Optimizing Molecular Models Through Force-Field Parameterization via the Efficient Combination of Modular Program Packages
M Hulsmann and KN Kirschner and A Kramer and DD Heinrich and O Kramer- Fuhrmann and D Reith, FOUNDATIONS OF MOLECULAR MODELING AND SIMULATION, 53-77 (2016).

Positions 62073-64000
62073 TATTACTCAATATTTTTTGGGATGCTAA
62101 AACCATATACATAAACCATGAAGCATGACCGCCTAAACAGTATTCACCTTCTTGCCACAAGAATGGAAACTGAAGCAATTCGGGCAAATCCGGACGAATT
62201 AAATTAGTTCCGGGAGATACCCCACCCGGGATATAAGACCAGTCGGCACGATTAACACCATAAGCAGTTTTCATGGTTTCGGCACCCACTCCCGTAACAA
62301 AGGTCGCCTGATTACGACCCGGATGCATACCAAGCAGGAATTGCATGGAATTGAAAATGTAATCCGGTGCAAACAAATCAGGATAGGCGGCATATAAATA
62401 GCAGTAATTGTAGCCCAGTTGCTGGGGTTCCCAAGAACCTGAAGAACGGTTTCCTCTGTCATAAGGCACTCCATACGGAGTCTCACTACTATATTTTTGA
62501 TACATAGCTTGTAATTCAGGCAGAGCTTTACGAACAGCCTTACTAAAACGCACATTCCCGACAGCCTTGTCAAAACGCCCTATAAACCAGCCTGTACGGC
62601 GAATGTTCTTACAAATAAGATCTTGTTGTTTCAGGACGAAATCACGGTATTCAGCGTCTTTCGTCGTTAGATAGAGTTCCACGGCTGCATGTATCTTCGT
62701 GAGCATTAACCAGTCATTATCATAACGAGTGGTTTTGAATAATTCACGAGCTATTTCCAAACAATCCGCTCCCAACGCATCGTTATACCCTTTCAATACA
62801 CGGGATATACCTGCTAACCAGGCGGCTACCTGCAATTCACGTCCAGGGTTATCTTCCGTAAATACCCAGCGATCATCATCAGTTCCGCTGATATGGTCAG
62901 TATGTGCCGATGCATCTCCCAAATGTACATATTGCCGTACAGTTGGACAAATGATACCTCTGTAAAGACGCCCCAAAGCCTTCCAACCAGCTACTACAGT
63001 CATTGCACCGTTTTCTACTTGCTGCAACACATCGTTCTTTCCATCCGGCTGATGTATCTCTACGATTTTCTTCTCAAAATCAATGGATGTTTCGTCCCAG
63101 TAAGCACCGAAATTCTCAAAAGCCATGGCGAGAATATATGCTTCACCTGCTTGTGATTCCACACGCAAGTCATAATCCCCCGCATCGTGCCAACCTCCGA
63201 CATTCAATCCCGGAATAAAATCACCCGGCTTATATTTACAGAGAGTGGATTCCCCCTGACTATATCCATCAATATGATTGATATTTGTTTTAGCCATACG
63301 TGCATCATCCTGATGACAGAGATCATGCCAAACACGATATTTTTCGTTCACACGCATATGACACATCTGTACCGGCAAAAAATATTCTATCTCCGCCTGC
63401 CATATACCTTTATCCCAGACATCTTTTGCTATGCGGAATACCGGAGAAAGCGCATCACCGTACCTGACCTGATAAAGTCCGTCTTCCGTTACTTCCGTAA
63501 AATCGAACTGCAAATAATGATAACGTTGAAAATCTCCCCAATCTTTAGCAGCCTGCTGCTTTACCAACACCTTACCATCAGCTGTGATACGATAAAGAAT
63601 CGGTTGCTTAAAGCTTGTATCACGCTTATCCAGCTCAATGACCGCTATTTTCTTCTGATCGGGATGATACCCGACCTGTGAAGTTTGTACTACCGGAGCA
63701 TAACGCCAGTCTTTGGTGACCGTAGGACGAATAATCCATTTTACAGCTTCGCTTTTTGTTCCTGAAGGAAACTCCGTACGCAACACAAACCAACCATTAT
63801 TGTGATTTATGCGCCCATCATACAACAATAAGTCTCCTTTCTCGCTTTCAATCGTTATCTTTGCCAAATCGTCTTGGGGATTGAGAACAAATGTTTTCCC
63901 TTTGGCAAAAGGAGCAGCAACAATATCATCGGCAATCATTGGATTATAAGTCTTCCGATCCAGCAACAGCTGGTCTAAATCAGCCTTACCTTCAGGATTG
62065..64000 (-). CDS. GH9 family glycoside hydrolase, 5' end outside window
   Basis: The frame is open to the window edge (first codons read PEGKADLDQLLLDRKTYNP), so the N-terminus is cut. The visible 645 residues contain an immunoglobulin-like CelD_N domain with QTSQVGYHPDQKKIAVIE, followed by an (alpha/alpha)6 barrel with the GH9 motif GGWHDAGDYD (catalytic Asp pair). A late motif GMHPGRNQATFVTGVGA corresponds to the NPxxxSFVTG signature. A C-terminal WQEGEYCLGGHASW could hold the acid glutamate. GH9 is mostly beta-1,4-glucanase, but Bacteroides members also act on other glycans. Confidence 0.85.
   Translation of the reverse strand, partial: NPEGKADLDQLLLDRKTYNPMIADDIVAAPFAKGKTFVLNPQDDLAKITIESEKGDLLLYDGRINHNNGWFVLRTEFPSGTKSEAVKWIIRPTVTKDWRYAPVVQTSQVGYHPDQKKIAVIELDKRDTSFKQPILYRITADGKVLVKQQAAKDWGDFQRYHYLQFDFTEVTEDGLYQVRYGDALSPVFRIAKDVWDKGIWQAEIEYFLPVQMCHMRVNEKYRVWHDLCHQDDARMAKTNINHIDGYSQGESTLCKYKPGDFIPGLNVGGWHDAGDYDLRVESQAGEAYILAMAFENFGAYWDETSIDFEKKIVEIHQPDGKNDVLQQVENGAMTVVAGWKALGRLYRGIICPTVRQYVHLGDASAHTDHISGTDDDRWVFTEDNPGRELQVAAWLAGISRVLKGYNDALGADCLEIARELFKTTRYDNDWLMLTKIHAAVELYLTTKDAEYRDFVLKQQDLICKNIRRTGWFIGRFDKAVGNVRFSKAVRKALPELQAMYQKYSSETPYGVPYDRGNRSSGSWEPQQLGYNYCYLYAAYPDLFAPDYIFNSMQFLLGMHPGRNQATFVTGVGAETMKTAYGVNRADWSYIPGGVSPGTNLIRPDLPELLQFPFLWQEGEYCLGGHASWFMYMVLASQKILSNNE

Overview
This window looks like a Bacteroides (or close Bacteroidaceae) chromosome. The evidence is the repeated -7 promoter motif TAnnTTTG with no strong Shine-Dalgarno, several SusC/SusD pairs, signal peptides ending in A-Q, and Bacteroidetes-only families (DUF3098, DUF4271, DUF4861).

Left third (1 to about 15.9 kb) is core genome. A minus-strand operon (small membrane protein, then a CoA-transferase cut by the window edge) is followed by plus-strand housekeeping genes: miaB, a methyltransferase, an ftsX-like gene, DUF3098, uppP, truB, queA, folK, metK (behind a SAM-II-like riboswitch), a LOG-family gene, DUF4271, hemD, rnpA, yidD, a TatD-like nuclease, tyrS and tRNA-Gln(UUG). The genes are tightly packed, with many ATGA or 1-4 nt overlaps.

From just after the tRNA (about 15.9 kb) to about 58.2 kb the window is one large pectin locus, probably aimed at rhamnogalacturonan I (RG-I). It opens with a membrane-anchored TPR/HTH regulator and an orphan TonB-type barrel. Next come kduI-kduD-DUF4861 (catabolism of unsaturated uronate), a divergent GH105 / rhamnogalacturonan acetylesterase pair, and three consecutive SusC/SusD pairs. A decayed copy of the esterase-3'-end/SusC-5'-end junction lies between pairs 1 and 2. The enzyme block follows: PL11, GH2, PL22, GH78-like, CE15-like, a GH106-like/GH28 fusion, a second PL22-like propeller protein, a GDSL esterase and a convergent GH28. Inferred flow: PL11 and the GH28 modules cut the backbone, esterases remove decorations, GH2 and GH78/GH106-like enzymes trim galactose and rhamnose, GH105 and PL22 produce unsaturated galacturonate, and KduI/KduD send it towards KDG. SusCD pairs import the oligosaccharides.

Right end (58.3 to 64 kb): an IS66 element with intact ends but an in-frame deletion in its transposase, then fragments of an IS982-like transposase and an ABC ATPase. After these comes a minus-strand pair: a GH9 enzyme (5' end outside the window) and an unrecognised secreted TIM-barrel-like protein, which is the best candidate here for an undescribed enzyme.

A central goal of molecular simulations is to predict physical or chemical properties such that costly and elaborate experiments can be minimized. The reliable generation of molecular models is a critical issue to do so. Hence, striving for semiautomated and fully automated parameterization of entire force fields for molecular simulations, the authors developed several modular program packages in recent years. The programs run with limited user interactions and can be executed in parallel on modern computer clusters. Various interlinked resolutions of molecular modeling are addressed: For intramolecular interactions, a force-field optimization package named Wolf(2)Pack has been developed that transfers knowledge gained from quantum mechanics to Newtonian- based molecular models. For intermolecular interactions, especially Lennard-Jones parameters, a modular optimization toolkit of programs and scripts has been created combining global and local optimization algorithms. Global optimization is performed by a tool named CoSMoS, while local optimization is done by the gradient-based optimization workflow named GROW or by a derivative-free method called SpaGrOW. The overall goal of all program packages is to realize an easy, efficient, and user-friendly development of reliable force-field parameters in a reasonable time. The various tools are needed and interlinked since different stages of the optimization process demand different courses of action. In this paper, the conception of all programs involved is presented and how they communicate with each other.
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